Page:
The hum of the overhead lights inside Courtroom 2 at the St. Croix County Courthouse grew ever more present, perpetuated by the lengthening silence following Judge Edward Vlack's exit to finalize his sentence for Benjamin Edward Schrock, the former Hudson High School junior varsity girls soccer coach found guilty at a March jury trial of felony exposing a child to harmful material.
Upon his return, Vlack sentenced Schrock to 1 year in jail - which began at the hearing's conclusion - with mandatory sex offender registration.
Vlack assured the victim and her father none of this was their fault and then turned his attention to Schrock.
"When I hear the word mistake - give me a break. This wasn't a mistake," Vlack said. The former coach was in a position of power and he abused it, the judge continued.
Vlack also noted on two occasions that of the 16 or 17 letters written in support of Schrock, not one of them mentioned the victim.
Vlack withheld three years probation on the felony conviction and Vlack ordered a psychological and psychiatric evaluation along with a sex offender evaluation in advance of a July 1 hearing to consider expungement. Schrock is permitted to leave jail for work and treatment.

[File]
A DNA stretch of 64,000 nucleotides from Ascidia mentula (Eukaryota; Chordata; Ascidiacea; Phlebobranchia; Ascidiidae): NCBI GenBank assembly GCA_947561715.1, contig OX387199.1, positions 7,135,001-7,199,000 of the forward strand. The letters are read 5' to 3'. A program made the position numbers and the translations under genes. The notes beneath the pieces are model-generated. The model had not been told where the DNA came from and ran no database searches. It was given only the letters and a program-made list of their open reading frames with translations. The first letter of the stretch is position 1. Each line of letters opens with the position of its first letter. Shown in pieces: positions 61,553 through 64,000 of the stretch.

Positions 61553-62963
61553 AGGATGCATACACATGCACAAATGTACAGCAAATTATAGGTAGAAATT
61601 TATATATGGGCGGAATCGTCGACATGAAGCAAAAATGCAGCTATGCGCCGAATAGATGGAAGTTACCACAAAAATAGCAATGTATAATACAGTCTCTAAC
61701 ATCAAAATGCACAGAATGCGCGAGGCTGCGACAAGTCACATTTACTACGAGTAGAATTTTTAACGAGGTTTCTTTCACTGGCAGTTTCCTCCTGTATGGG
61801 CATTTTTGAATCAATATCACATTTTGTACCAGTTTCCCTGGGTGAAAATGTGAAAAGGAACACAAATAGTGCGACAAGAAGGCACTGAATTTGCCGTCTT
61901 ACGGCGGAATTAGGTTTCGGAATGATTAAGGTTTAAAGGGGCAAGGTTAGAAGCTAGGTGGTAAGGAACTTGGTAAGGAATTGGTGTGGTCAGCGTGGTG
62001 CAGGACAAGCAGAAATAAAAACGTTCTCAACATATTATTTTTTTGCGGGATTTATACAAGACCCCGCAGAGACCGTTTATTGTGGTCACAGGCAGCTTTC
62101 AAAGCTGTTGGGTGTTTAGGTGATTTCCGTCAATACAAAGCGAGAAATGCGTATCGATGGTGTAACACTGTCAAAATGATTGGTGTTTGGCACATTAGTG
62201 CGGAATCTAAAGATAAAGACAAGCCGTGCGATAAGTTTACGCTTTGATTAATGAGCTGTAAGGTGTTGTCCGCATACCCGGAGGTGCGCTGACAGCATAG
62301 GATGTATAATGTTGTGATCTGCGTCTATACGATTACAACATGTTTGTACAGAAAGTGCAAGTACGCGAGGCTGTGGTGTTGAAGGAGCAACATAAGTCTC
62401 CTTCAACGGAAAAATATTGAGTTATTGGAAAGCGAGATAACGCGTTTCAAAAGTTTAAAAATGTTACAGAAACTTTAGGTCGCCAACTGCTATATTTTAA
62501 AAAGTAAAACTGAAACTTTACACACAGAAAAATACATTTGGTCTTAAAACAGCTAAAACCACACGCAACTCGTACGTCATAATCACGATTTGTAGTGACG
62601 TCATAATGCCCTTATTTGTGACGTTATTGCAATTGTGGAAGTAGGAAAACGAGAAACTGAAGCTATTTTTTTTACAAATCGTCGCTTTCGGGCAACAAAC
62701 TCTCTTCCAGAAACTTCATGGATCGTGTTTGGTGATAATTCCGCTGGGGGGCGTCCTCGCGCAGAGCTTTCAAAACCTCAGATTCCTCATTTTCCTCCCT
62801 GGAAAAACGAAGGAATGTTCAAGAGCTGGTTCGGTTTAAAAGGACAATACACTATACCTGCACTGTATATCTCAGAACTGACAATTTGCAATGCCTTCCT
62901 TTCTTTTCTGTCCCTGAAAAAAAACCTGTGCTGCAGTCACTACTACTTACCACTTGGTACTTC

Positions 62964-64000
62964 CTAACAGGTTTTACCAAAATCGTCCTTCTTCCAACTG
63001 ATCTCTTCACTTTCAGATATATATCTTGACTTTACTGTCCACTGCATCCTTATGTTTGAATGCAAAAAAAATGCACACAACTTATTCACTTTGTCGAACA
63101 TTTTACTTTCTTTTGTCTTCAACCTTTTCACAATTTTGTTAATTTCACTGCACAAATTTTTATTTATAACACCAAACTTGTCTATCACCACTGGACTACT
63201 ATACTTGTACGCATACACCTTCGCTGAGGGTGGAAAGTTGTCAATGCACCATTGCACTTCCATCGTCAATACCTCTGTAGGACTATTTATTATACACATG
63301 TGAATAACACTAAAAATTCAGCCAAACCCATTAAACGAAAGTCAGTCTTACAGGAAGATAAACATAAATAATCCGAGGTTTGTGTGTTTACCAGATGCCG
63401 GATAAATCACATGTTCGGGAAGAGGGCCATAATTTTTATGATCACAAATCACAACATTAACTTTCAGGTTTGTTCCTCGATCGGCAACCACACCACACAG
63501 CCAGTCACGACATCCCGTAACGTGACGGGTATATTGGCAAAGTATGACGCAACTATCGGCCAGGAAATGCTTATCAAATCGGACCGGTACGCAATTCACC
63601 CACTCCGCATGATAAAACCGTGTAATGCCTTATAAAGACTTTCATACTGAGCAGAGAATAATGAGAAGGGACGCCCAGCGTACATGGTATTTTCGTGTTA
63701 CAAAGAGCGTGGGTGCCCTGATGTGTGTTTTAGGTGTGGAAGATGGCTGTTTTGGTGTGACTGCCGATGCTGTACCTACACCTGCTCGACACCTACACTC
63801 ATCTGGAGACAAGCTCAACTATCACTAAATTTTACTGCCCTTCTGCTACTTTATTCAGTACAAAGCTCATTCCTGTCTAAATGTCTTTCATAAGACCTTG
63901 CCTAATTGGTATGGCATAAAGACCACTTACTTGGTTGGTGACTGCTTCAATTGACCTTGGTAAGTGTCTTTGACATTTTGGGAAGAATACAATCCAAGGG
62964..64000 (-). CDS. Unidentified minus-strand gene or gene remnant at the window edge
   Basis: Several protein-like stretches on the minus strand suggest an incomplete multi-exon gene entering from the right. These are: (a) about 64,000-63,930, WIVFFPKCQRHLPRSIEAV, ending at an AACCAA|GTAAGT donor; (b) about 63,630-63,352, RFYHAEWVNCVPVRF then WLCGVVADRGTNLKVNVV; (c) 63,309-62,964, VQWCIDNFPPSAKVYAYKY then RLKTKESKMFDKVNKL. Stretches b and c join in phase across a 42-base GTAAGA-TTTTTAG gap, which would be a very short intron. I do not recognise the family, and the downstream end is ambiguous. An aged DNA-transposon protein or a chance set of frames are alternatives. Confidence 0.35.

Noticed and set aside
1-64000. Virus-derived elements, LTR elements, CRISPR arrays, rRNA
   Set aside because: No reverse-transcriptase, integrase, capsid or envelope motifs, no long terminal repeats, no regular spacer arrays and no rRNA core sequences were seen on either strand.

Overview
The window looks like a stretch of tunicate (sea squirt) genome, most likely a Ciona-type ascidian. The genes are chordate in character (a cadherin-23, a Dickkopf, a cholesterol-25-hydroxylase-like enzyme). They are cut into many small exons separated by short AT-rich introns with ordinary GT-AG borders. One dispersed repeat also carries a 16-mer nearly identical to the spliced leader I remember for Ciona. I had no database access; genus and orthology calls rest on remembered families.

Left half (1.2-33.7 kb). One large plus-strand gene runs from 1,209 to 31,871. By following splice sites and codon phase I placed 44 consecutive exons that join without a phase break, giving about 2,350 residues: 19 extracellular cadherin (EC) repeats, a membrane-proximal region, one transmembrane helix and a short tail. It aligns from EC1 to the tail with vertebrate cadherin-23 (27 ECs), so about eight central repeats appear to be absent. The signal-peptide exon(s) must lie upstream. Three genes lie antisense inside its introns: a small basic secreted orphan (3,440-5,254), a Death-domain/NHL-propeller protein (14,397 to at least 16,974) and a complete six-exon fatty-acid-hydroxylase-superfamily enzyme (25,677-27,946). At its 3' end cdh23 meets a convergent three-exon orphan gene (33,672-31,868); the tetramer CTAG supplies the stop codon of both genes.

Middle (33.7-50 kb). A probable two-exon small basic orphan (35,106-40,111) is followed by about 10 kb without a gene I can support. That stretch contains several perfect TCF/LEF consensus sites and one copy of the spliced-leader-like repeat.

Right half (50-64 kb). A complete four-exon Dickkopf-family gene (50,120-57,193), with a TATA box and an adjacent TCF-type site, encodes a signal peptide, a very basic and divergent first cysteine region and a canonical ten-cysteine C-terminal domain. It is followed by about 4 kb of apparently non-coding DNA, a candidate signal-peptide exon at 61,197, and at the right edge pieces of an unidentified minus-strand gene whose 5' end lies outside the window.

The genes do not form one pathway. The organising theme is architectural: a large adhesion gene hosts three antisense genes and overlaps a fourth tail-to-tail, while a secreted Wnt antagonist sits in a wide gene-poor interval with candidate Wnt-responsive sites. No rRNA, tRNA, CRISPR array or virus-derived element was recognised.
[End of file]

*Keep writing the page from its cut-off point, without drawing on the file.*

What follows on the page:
Assistant District Attorney Erica Ellenwood told the courtroom at the start of the sentencing that Schrock wasn't going to fully admit to what he'd done until he was caught.
"I think he was grooming this young girl to say what can I get away with," Ellenwood said.
The 24-year-old Hudson resident was charged in May 2018 - then 23 - with causing a child 13-18 to view sexual activity and exposing a child to harmful material after a 16-year-old victim reported to a school counselor that Schrock sent her at least one nude photo on SnapChat April 23 of that year.
"After, I didn't know who to trust," the victim said at the sentencing. "What if he said he didn't send anything? Then people would think I'm just a liar."
The jury did not reach a verdict on the charge of causing a child to view sexual activity.
Defense attorney Aaron Nelson argued that Schrock belonged in the community and needed to feel a sense of belonging to society.
"He has demonstrated he can do what Your Honor asks," Nelson said. "I appreciate people can have different opinions, but in the court of law we need evidence."
The last person to speak before Vlack exited before the sentencing was Schrock.
He said he accepted the consequences of "my mistake."
"I sincerely apologize to the victim," he said.
Vlack then returned to his chambers before returning to hand down the sentence.
"The difficulty I have - I can't take back what happened to (the victim)," Vlack said. At the end of the hearing, Schrock was taken into custody, a short wave to family as he passed.
"It's not your fault," Vlack assured the victim one more time before he left the courtroom.